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Superalloys: the technological frontier of the metal industry

Science and Technology May 19th, 2017, Nathalie Bozzolo / Professor in Physical Metallurgy at Mines ParisTech PSL Research University, holder of ANR Industrial Chair Safran Opale

Studying metals at a mesoscopic scale is both a major scientific breakthrough and a competitiveness challenge for the aeronautics industry. A research team is involved in this change of scale which resulted in significant progress in terms of industrial control.

Silica aerogels: superinsulators of the future?

Science and Technology May 12th, 2017, Patrick Achard / Senior scientist at PERSEE (Centre Processes, Renewable Energies and Energetic Systems), a research lab of Mines ParisTech PSL Research University

Aerogels? Imagine cloud chunks. This family of surprisingly light nanostructured materials has finally moved from research labs and entered the operational phase at industrial scale. Known since the 1930s, they took off some thirty years ago – three challenging and exciting decades for the researchers involved in their development. Three decades of hard work as well, that ultimately paid off.

Clouds in the Cloud: how solar radiation has become an online service

Industries May 10th, 2017, Thierry Ranchin / Professor at Mines ParisTech PSL Research University, Managing Director of Centre Observation, Impacts, Energie

SoDa, for SOlar radiation DAta, is a provider of online data and services on solar radiation. It is both a platform guided by the needs of its users, a pivotal tool for several international institutional networks, and the endeavor of two generations of researchers, alert to the opportunities that arise in the interstices between major disciplines.

In Europe or in the US, people often wonder how they could even live before Amazon or Uber, etc. I want our customers to think the same about Jumia, says Sacha Poignonnec, founder of the first African unicorn.

The C-K theory: a model for creativity

Science and Technology April 28th, 2017, Pascal Le Masson / Professor at Mines ParisTech PSL Research University, Deputy Director of the Centre for Management Science

The C-K theory encompasses methods widely implemented in the industrial world and that have achieved several notable successes. Ultimately, this theoretical breakthrough has revolutionized our approach to design.

Is despair killing America’s white working class?

Society April 24th, 2017, Angus Deaton / Professor of Economics and International Affairs, Princeton University, Nobel Prize for Economics in 2015

Working class Americans in midlife's mortality rate, after 100 years of declining, has turned the wrong way or at least flattened out. This is not happening to other groups in the US. It’s not happening to Hispanics. It’s not happening to African-Americans. And it’s not happening in any other rich country in the world. Angus Deaton tried to make sense of a trend closely associated with the rise of populism in the US.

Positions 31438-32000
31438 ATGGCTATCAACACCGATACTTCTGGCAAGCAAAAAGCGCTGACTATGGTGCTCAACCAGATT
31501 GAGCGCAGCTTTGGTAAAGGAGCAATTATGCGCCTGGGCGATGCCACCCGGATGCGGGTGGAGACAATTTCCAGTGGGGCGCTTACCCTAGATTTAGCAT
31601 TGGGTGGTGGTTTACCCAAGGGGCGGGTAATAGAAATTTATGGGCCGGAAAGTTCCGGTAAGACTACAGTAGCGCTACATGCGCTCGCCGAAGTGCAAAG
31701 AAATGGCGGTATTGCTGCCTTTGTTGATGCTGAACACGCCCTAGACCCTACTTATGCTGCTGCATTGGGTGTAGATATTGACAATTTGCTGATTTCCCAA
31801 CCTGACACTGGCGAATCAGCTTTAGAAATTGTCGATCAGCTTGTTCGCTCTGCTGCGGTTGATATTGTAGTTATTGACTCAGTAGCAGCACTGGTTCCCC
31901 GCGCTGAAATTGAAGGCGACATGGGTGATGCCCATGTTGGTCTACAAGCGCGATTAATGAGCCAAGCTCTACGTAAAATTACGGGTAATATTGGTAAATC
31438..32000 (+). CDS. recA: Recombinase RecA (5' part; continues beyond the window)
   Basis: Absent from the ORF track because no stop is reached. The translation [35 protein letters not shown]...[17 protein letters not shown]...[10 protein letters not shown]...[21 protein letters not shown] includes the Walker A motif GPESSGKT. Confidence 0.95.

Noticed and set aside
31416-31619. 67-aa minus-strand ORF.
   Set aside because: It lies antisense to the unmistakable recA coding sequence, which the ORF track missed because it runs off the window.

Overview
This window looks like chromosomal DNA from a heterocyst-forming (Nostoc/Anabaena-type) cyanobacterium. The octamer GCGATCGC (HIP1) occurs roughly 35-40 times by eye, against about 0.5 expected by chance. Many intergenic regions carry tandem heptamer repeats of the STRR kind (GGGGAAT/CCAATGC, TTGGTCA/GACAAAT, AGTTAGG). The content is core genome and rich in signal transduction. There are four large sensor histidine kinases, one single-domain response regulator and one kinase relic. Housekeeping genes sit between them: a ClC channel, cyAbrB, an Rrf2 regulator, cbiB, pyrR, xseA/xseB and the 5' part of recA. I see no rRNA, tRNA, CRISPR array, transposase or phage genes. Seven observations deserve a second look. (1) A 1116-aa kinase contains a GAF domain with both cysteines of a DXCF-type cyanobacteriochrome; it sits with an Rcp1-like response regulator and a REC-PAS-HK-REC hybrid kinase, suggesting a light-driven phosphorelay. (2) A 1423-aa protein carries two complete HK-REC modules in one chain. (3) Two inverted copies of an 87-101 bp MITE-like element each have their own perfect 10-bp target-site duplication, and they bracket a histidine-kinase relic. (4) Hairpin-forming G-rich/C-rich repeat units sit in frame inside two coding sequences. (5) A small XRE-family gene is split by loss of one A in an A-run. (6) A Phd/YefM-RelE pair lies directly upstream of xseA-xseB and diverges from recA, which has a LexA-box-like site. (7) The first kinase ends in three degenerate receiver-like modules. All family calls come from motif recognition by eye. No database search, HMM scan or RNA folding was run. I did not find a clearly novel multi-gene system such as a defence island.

The meaning of Facebook

Society April 19th, 2017, Benjamin Hoffmann / Assistant Professor of Literature, Ohio State University

Facebook heralds the advent of a society that mirrors what the social network claims to promote. Not a society of democratic exchange, where people interact within a virtual agora by opposing arguments, but a society divided by antagonism and defiance, one that is partitioned in isolated bubbles; not a society of free sharing of information but of commercial exploitation of the data we deliver each time we visit Facebook. Should we turn away from this social network and all those who promote its paradigm?

Quantum control: when automatic control supports experimental quantum physics

Industries April 11th, 2017, Pierre Rouchon / Professor at Centre automatique et systèmes, Mines ParisTech PSL Research University

In September 2011, Nature published a paper about the first experiment involving quantum state feedback. This breakthrough offers many perspectives: the ability to monitor in real-time typical quantum states without disrupting them opens new paths, both in terms of basic research and practical applications. Gathered around the specialist of quantum mechanics, Serge Haroche, the experiment was carried out in combination with other disciplines. Here's the story of this collaboration.

A philosophy of data

Science and Technology April 10th, 2017, Bruno Teboul / Senior Vice President of Science and Innovation, Keyrus Group

Ongoing digitization has placed data at the center of economic and social life. We are producing a growing amount of data that are exchanged, secured and analyzed by increasingly sophisticated technologies. Data economics defines the value of these operations. Data policies are implemented both by governments and large corporations. An emerging business revolves around big data. But the precise nature of a datum remains unclear. A philosophical approach, as led by Luciano Floridi, can help us refine the definition.

A revolution in US corporate tax

Business April 7th, 2017, François Meunier / President, Alsis Conseil, Associate Professor of Finance, ENSAE ParisTech

As reported by the media, US Republicans in the House of Representatives have launched an initiative to lower corporate tax to 20%, instead of 35% today, one step further in the tax competition between countries. The Trump administration seems to support the project. Donald Trump himself even mentioned the possibility of lowering this rate to 15%. As worrying as is seems for the United States' trading partners, this drop isn't even the most important part of the reform. In reality, the measure forms part of wider radical project that will give corporate tax the same features as a tax that doesn't exist in the United States, namely, VAT or value-added tax, probably the most innovative and popular tax (as far as governments are concerned) since the 1950s.